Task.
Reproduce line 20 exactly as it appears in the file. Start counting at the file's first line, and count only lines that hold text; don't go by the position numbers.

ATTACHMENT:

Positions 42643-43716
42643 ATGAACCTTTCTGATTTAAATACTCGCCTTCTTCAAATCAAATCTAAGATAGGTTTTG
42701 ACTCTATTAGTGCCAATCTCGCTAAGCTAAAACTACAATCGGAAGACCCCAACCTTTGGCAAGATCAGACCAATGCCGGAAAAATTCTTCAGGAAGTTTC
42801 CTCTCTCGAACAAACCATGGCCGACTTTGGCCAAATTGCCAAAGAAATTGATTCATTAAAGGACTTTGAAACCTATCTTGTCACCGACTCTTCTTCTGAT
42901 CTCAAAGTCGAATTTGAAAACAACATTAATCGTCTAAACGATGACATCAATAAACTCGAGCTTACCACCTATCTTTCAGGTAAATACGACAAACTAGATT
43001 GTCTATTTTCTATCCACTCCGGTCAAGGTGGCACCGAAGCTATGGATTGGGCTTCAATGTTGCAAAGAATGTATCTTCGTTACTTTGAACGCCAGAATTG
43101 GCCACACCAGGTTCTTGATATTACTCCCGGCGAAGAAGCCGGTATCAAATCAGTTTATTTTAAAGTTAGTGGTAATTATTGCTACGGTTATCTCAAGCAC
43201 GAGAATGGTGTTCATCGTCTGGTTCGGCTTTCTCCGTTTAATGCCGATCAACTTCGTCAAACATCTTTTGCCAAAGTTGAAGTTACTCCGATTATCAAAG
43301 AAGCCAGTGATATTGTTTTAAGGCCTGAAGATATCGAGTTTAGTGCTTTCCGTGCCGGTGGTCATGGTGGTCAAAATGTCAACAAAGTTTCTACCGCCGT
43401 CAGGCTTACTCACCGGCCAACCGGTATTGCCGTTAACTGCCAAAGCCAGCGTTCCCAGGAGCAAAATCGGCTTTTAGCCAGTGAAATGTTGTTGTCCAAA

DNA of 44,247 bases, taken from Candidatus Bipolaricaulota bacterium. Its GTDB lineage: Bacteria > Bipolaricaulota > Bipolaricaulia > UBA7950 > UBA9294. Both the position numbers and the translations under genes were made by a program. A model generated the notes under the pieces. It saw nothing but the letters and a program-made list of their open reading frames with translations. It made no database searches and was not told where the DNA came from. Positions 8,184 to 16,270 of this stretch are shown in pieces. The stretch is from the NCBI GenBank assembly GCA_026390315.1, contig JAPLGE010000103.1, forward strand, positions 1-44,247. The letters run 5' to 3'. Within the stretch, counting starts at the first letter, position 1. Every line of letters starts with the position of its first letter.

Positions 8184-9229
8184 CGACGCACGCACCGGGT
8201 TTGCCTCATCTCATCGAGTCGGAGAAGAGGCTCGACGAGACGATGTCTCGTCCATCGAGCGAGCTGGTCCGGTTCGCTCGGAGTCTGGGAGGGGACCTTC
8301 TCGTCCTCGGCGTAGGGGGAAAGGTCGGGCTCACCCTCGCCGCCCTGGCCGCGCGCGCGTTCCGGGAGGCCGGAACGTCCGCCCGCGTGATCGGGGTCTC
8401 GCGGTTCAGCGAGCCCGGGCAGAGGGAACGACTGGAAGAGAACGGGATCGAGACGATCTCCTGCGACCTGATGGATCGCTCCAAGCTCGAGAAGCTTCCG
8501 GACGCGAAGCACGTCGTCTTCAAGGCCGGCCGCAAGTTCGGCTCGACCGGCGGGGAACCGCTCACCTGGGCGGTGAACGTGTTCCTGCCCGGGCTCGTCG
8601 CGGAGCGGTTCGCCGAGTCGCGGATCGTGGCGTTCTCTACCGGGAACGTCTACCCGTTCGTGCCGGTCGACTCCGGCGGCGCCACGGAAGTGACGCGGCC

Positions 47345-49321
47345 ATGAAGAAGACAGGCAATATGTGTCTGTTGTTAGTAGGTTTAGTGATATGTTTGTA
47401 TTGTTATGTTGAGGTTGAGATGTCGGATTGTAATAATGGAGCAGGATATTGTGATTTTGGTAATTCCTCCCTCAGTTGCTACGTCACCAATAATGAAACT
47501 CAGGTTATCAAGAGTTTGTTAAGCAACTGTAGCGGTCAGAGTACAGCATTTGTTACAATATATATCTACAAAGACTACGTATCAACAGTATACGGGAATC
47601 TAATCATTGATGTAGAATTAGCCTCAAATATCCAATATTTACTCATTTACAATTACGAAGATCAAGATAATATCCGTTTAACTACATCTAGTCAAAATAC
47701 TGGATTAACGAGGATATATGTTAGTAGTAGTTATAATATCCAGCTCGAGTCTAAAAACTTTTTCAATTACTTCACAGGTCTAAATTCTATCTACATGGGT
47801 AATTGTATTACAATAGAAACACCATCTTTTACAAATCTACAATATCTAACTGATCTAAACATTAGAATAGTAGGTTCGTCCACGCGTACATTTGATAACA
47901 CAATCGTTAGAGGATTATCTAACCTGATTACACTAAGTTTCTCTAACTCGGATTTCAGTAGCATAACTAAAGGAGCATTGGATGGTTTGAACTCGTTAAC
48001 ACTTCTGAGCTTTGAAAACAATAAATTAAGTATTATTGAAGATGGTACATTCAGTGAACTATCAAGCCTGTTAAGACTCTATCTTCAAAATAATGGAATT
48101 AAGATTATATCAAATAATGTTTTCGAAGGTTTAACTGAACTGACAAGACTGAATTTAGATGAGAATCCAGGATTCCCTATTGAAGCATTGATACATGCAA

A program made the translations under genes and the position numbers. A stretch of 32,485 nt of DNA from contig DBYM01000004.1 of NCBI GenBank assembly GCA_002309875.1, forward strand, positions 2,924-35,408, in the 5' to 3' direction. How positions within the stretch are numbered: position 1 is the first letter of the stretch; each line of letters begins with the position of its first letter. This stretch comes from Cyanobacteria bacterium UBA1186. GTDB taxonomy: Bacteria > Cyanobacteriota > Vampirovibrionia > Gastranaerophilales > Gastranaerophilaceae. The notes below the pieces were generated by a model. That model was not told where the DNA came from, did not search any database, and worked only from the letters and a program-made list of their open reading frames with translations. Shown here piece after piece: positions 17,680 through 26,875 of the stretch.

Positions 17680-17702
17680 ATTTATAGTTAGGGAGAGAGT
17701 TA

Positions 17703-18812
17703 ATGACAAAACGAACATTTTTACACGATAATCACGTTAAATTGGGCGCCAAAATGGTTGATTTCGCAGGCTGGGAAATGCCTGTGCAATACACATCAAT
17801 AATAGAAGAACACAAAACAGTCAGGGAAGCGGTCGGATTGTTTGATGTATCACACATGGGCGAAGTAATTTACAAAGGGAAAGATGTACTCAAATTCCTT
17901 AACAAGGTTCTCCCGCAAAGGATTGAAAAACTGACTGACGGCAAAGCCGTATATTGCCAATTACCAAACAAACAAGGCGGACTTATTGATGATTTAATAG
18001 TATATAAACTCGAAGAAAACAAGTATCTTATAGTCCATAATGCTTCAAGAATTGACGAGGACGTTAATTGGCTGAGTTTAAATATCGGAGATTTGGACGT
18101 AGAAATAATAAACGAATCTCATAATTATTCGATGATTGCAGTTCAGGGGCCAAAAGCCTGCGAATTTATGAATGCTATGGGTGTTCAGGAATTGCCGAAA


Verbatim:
47345 ATGAAGAAGACAGGCAATATGTGTCTGTTGTTAGTAGGTTTAGTGATATGTTTGTA